SBI Closing Plenary Intervention
-Delivered by Sebastien Duyck
Thank you Mr Chair,
Climate Action Network came to this session of the SBI with mainly two main expectations.
We are extremely disappointed by the fact that we have not been able to begin reviewing the adequacy of the global deal at the light of the latest science. The review is a crucial near-term opportunity to strengthen action to limit climate change.
We also expected progress towards the establishment of a mechanism to address loss and damage suffered by communities around the planet.
While the discussions in these halls could not even start addressing these important issues, local communities in Germany and in neighboring countries suffered on a daily basis losses and damages from unprecedented floods – not to mention other impacts across the planet.
These issues are not only important to set a necessary sense of urgency for this process but they are also crucial elements of previous agreements and will need to play a key part to an outcome in Warsaw.
In this context, politicizing the process in the way some parties have done over the past weeks is simply unacceptable. We all know here that a solution to this situation will require higher political engagement.
Warsaw will need to put the “I” back in this body and deliver on “implementation”.
Sitting in Monday’s briefing for observer organisations, ECO was delighted to hear the incoming President identify progress on climate finance as a “clear priority” for COP19.
We couldn’t agree more! With the Fast Start period behind us and only a handful of countries with new money on the table, we’re in need of some giant strides between now and the end of Warsaw.
At a minimum, all developed countries must set out, in a way that ensures comparability, the climate finance they will provide over the period 2013-2015, that is comparable and commit to a roadmap for scaling up public finance and reaching US$100bn per year by 2020. The Green Climate Fund must not be left an empty shell – for a fourth COP in a row. And if we’re to confront the enduring “adaptation gap”, Parties should agree that at least 50% of all public climate finance between now and 2020 will be spent on adaptation.
So Poland, now is the time for a good hard think about what it will take to deliver this kind of progress by November. ECO’s advice: It’s time to bring in those who hold the purse strings. That’s right, we’re talking finance ministers. If you’re serious about some big decisions on finance, which ECO believes you are, then we need to involve Finance Ministries and Treasuries in the conversation as soon as possible. That means bringing them into the process before or early in COP19, not just having them swoop in at the end and try to cut last minute deals.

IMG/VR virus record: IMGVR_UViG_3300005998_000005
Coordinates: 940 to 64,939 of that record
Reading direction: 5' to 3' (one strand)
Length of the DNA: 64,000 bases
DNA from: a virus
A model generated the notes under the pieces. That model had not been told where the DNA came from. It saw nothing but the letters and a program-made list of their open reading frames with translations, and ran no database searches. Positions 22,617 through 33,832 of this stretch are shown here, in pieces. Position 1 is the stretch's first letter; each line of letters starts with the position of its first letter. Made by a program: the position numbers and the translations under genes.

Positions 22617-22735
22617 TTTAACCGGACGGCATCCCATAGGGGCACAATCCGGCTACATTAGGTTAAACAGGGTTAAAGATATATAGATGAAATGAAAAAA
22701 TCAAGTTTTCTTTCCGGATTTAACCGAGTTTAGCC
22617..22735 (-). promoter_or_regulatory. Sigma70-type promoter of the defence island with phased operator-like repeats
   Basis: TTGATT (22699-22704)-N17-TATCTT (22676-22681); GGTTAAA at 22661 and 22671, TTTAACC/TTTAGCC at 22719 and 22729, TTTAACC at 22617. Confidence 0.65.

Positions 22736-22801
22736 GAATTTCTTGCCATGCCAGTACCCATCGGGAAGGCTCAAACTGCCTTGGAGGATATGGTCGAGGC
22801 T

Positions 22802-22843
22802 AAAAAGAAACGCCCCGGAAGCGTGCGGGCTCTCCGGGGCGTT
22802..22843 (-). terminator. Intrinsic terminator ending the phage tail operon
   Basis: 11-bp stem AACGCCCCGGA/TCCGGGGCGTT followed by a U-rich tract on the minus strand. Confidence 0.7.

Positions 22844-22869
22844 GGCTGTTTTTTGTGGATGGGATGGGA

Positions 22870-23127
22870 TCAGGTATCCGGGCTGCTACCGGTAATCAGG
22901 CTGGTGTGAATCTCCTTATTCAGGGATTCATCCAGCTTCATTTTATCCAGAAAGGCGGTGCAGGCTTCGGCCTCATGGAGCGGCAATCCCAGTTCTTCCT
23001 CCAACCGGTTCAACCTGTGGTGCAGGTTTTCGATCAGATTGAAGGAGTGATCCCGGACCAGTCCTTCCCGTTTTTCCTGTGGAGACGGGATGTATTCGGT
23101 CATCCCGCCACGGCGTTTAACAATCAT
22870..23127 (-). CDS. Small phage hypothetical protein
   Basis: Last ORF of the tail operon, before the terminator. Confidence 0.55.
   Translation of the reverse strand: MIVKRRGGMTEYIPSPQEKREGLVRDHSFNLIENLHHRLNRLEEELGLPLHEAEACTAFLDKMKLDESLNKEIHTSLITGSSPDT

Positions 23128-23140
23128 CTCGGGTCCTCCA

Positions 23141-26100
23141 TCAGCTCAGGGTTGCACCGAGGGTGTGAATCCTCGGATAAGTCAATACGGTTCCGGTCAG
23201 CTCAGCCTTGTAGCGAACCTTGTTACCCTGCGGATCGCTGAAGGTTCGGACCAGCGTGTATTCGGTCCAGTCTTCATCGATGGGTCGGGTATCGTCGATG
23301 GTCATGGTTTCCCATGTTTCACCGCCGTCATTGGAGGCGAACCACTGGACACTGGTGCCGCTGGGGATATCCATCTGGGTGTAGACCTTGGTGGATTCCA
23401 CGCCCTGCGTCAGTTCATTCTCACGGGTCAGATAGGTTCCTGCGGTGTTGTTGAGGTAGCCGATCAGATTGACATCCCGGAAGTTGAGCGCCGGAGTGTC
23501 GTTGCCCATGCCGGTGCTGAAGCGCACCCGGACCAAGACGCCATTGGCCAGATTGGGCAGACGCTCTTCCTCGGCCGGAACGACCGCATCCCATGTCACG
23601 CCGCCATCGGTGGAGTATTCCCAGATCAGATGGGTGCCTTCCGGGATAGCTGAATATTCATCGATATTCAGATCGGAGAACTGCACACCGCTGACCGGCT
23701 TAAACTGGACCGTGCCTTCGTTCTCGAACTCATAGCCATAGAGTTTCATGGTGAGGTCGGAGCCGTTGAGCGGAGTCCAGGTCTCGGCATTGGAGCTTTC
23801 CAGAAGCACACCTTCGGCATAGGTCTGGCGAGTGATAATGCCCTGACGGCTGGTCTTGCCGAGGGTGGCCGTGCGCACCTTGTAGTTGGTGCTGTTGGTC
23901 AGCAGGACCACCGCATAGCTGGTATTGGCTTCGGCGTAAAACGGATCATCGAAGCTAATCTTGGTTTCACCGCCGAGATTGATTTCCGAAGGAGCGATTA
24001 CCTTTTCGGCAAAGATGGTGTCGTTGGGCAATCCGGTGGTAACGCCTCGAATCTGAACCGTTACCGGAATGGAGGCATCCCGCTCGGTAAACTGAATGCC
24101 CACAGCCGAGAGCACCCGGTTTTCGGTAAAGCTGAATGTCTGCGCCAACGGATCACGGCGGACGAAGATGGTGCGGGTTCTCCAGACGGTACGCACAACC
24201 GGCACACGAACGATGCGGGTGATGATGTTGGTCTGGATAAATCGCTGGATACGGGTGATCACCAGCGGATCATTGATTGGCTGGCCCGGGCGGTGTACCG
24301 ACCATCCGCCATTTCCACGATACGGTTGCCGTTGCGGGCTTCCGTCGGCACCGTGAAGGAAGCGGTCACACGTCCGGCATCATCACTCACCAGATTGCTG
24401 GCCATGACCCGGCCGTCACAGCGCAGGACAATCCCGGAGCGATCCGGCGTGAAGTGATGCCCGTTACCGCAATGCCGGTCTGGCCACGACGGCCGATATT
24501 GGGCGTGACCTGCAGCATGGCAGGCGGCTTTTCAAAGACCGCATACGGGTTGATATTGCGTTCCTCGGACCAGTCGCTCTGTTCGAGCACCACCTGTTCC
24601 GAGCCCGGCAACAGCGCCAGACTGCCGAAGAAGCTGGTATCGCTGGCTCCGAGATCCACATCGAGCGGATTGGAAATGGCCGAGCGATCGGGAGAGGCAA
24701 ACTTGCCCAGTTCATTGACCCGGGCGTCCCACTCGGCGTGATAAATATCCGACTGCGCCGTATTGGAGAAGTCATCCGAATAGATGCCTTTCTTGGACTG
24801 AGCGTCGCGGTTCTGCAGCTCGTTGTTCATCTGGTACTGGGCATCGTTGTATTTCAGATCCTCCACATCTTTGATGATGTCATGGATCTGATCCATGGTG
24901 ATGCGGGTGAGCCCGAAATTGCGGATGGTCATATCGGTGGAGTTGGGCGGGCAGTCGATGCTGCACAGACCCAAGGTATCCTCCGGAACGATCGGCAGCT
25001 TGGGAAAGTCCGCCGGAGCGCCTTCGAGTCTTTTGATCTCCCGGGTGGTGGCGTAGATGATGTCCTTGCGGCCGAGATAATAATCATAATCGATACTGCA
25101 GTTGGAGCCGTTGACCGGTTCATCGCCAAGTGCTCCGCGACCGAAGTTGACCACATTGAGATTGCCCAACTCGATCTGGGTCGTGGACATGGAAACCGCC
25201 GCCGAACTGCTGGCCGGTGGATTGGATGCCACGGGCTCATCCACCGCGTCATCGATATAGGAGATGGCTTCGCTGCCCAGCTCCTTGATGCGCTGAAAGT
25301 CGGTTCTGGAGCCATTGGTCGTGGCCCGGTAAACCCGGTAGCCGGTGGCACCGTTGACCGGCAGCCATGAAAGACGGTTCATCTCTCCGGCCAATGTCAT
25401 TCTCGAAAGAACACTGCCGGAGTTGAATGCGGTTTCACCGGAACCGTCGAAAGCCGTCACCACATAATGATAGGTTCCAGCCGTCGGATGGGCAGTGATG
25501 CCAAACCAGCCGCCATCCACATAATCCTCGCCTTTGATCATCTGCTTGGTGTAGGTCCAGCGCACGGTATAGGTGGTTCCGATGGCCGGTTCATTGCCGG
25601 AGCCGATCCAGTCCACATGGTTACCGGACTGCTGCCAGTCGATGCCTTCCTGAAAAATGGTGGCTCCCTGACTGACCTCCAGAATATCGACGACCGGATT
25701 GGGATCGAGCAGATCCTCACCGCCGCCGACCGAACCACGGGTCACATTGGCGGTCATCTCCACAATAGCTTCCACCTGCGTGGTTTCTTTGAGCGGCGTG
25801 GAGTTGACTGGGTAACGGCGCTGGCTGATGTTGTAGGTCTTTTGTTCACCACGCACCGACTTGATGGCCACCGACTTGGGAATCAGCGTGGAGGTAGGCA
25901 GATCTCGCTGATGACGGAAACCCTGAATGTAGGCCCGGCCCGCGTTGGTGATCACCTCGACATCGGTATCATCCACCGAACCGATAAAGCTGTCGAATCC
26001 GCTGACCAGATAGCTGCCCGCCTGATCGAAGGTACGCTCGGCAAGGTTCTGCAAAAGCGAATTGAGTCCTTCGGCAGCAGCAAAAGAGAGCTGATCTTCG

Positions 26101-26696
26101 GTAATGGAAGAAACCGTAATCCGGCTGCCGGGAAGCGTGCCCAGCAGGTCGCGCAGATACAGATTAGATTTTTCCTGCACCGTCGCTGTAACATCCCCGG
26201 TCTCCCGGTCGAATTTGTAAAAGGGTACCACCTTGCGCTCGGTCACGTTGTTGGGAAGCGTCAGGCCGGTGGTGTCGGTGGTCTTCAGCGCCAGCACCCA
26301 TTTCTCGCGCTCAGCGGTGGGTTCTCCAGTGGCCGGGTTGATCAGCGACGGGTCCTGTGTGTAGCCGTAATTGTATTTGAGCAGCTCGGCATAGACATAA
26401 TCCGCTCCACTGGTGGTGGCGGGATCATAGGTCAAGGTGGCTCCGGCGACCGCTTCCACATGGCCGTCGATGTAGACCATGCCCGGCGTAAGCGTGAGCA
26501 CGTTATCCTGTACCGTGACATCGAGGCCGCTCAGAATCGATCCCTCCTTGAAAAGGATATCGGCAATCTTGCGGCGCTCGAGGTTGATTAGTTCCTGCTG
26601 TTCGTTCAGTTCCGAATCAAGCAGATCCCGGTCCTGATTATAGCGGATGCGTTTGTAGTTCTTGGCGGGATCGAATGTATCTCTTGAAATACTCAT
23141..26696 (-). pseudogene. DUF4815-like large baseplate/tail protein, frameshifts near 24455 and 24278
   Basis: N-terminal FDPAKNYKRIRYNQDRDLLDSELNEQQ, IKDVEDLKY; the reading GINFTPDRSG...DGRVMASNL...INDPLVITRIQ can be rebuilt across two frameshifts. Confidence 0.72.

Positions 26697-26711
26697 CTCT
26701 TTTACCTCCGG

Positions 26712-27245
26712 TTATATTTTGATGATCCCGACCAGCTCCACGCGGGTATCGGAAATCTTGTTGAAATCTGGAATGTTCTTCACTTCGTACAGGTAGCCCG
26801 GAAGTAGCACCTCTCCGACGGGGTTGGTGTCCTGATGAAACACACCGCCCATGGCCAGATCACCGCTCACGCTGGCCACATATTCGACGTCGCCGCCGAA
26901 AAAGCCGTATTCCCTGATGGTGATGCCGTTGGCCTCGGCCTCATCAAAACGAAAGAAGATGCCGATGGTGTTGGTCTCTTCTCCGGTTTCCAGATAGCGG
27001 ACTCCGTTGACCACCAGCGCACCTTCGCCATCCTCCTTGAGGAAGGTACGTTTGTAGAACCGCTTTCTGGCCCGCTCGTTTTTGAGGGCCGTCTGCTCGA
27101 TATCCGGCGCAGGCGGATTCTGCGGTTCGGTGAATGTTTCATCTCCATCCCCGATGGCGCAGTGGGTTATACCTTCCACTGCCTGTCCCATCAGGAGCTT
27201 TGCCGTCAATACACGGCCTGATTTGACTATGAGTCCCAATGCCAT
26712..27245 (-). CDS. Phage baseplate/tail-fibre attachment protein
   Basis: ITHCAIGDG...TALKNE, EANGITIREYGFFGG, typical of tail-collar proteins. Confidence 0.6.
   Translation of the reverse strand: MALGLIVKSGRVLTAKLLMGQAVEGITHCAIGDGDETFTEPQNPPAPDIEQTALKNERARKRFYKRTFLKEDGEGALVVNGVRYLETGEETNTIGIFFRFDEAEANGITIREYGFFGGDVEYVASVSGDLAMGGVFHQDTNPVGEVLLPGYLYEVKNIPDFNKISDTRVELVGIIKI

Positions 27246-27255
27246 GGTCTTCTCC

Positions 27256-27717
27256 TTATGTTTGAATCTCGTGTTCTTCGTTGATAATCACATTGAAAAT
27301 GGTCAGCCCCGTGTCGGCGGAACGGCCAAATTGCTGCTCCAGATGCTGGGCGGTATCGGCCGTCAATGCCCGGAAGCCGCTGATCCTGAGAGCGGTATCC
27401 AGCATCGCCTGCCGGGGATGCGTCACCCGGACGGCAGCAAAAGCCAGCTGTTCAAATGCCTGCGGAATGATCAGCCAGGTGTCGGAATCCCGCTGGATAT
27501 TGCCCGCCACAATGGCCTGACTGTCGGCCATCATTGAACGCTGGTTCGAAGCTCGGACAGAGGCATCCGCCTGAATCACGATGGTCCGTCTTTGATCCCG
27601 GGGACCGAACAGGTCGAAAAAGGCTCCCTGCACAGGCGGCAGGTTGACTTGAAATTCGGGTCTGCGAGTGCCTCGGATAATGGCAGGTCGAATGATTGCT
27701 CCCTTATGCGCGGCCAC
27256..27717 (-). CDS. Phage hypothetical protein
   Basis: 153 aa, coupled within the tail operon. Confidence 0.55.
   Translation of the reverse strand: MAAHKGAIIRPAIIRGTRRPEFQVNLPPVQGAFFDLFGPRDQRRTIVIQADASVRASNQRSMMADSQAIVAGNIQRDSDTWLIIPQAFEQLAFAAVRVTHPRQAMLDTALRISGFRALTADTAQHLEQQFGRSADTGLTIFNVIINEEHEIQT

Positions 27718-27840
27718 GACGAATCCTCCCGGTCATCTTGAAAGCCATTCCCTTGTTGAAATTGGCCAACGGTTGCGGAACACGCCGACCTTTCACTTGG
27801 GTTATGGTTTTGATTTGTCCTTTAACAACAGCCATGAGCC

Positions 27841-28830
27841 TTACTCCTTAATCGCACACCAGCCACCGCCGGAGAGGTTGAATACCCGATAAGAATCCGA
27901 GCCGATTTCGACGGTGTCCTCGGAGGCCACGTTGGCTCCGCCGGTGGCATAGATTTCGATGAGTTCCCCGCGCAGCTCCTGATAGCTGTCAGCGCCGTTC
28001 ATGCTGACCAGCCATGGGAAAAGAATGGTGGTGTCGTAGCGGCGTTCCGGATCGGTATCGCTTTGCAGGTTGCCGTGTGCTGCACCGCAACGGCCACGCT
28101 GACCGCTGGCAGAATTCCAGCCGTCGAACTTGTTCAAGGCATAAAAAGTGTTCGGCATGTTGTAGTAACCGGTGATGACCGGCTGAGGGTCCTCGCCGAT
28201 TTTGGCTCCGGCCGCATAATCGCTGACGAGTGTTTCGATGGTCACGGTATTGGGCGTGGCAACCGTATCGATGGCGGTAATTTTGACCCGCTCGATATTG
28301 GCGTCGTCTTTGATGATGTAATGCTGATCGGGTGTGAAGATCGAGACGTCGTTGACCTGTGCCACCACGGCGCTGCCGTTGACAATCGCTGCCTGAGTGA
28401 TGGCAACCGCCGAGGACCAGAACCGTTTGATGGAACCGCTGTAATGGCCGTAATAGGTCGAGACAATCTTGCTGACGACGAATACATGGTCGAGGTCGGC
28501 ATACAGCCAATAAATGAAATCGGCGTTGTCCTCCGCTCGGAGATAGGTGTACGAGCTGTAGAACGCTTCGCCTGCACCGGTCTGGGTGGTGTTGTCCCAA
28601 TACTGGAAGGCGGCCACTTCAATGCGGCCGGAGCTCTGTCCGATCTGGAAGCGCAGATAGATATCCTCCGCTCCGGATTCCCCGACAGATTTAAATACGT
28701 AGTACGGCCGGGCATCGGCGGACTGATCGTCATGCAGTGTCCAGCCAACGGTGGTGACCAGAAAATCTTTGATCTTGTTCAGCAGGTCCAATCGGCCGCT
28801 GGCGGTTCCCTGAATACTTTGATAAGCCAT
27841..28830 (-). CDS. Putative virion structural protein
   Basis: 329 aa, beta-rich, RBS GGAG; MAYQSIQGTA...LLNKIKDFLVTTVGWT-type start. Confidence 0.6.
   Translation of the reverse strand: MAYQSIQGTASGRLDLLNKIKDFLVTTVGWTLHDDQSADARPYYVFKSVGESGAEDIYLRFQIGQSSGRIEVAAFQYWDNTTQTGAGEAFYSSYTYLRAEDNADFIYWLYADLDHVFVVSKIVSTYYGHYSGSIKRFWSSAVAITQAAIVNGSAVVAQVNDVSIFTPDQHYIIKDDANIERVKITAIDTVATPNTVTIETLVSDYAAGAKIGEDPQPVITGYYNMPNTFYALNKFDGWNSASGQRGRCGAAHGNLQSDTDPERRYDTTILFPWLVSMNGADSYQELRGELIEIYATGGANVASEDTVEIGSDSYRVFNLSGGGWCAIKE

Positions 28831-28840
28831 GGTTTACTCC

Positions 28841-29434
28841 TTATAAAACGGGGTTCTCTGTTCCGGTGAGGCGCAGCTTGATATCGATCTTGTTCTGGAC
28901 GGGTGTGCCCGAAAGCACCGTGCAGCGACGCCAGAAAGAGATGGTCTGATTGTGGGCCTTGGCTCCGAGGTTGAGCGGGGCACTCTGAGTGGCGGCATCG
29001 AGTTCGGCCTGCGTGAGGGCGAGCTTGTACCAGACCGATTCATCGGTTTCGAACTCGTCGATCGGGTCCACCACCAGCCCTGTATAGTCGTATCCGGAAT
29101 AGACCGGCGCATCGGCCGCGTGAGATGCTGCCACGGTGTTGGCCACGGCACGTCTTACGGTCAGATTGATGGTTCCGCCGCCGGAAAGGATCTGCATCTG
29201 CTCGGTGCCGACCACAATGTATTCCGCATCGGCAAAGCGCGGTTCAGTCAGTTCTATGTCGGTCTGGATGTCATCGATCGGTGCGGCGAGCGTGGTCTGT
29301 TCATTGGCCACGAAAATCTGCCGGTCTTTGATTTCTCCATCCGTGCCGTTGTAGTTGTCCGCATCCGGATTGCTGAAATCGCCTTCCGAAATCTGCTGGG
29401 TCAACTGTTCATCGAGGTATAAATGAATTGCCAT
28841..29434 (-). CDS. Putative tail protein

Then there’s the “in-session high-level ministerial dialogue” to prepare for. This is one opportunity we cannot afford to let slip. ECO is looking forward to seeing Finance Ministers sitting down to work out their new commitments and make decisions on promising new sources of public finance. If you put out the invitation, we’ll be sure to do our part in encouraging them to come along.
And when it comes to pathways for scaling up, ECO suggests you have a word with those lovely chaps chairing the Long Term Finance Work Programme. It’s time to gather these almost two years of deliberations into some clear decision options for Ministers, including on new and innovative sources of public finance.
Parties have been emphatic these last two weeks about the need for an ambitious deal that is guided by science as well as equity and capable of keeping warming to within 1.5-2oC. But developing countries simply cannot unlock their mitigation potential unless there is the necessary financial support. Furthermore, vulnerable countries must be given confidence that their escalating adaptation needs will be met.
Finance will be the glue that holds the 2015 deal together. Real progress on this front will be a major step towards an ambitious outcome.
With less than 5 months until COP19, there is much homework for Parties to do on specific proposals for the nature and structure of the 2015 deal. By Warsaw, Parties need to broadly be able to answer the 5 Ws (who, what, where, when, why and how) for all elements of the deal. Take mitigation for example.
Who – well that’s easy – all Parties.
What – binding mitigation commitments that respect Parties' common but differentiated responsibilities and respective capabilities in a dynamic manner, and long term global temperature and reduction targets that provide a strong signal to the investment community that fossil fuels are done!
Where – in a Protocol.
When – for the 5 year commitment period of 2021-2025.
Why – to save your gluteus maximus (and the planet).
How – ECO really hopes the answer to this question is obvious considering how much airtime Parties have been giving to CAN’s Equity Reference Framework these past two weeks.
Hummm…upon reflection, perhaps the homework is not that challenging, as all that is needed is to flesh out the “what” to be committed. This should ensure that Parties have enough clarity on the nature of commitments to be able to table initial offers by the Ban-Ki Moon Summit in the autumn of 2014.
Of course, the final agreement is not all about mitigation. Thus ECO was pleased to see in the draft conclusions for the ADP a technical paper on adaptation costs for each degree of temperature raise. Mitigation, adaptation and loss and damage exist in a continuum. Less ambition on mitigation means substantially more efforts are required to adapt. Similarly, if adequate actions for adaptation are not taken in time, we need to spend more resources to address loss & damage. This technical paper should be focused on the cost-temperature interaction – anything on “adaptation opportunities” (which seems like an oxymoron) can be addressed elsewhere.